Tuesday, June 2, 2009



Gov. Bill Ritter today signed five bills to help protect and conserve Colorado's water and land.


"Colorado's natural resources – our water, land and wildlife – are a key part what make's this state so special," Gov. Ritter said. "It is a great privilege and a great responsibility to manage these resources for future generations. Conservation also is about more than just protecting our natural resources; it's also about protecting economic resources, including the $3 billion and 34,000 jobs supported by hunting, fishing and wildlife activities in Colorado each year."


The bills signed today:


Senate Bill 106, sponsored by Sen. Jim Isgar and Rep. Ellen Roberts, which removes the expiration date for the Water Supply Reserve Account Fund and allows the Colorado Water Conservation Board to allocate funds, either through grants or loans, for water projects around the state.


House Bill 1129, sponsored by Rep. Marsha Looper and Sens. Chris Romer and Ted Harvey, which establishes a pilot program for the collection of precipitation from rooftops for non-potable uses.


"Water rights have always been important to those of us in Colorado," Sen. Romer  said. "To allow people to be able to collect and use the rainwater that falls on their roofs just makes sense."


House Bill 1303, sponsored by Rep. Kathleen Curry and Sen. Isgar, which will allow the state to continue developing its oil-and-gas resources while also allowing the state to manage senior water rights.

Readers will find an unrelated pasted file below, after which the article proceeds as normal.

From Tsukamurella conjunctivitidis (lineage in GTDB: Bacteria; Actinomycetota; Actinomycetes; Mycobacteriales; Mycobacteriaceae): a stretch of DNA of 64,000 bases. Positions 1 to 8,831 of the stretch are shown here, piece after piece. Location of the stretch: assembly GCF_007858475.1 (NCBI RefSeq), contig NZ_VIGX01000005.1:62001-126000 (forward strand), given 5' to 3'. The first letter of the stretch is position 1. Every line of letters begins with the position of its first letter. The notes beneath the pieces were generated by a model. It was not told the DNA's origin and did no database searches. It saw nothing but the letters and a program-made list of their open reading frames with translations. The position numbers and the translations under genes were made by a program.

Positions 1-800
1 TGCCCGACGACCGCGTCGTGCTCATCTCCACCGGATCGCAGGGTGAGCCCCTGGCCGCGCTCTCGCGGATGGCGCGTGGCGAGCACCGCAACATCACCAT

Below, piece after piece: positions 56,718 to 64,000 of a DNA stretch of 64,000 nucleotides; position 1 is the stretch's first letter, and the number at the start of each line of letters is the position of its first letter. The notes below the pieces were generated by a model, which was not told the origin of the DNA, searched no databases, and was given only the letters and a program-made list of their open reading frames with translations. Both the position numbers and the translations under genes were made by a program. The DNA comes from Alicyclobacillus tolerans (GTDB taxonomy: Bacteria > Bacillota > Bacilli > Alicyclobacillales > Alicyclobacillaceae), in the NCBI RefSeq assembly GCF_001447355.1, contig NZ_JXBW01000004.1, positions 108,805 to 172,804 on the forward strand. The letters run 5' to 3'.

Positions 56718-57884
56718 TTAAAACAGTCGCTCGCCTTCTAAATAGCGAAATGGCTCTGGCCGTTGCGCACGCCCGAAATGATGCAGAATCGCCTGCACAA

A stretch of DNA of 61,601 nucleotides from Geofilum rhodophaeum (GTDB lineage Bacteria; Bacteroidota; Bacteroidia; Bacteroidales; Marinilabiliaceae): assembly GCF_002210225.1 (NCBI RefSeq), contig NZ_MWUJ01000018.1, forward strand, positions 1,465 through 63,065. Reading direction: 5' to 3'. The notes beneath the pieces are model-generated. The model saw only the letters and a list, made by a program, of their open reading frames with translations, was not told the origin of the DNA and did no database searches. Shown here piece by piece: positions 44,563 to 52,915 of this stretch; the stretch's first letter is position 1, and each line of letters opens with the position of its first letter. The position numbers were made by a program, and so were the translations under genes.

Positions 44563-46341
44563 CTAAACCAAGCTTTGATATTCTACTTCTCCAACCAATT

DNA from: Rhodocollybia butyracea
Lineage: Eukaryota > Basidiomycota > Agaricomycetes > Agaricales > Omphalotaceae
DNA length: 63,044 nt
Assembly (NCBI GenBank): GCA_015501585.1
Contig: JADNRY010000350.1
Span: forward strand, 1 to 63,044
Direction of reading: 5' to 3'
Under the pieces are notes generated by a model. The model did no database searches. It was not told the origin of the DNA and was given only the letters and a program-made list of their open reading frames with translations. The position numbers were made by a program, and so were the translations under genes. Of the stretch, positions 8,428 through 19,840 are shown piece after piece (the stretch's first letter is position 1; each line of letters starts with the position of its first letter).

"I was pleased to bring this bill at the request of the coal bed methane gas producers," Rep. Curry said. "The bill strikes an important balance, streamlining Colorado's regulatory requirements for oil and gas operators while protecting our existing water users."


Senate Bill 158, sponsored by Sen. Isgar and Rep. Randy Baumgardner, calls for an examination of how the state can continue to conserve large tracts of private acreage even as federal conservation programs are being phased out.


Senate Bill 235, sponsored by Sens. Gibbs and Isgar and Rep. Mike Merrifield, extends the Colorado Wildlife Habitat Stamp program from 2011 to 2013 and doubles the annual revenue to $7 million.


"By preserving wildlife and wildlife habitat, this bill has something good to offer all Coloradans," Rep. Merrifield said. "It's good for hunters and anglers, campers and hikers – and for all of us who wish to preserve what makes Colorado special."


Friday is the final day for Gov. Ritter to take action on bills from the 2009 legislative session. Click here or visit www.colorado.gov/governor for a complete list of 2009 bills signed into law.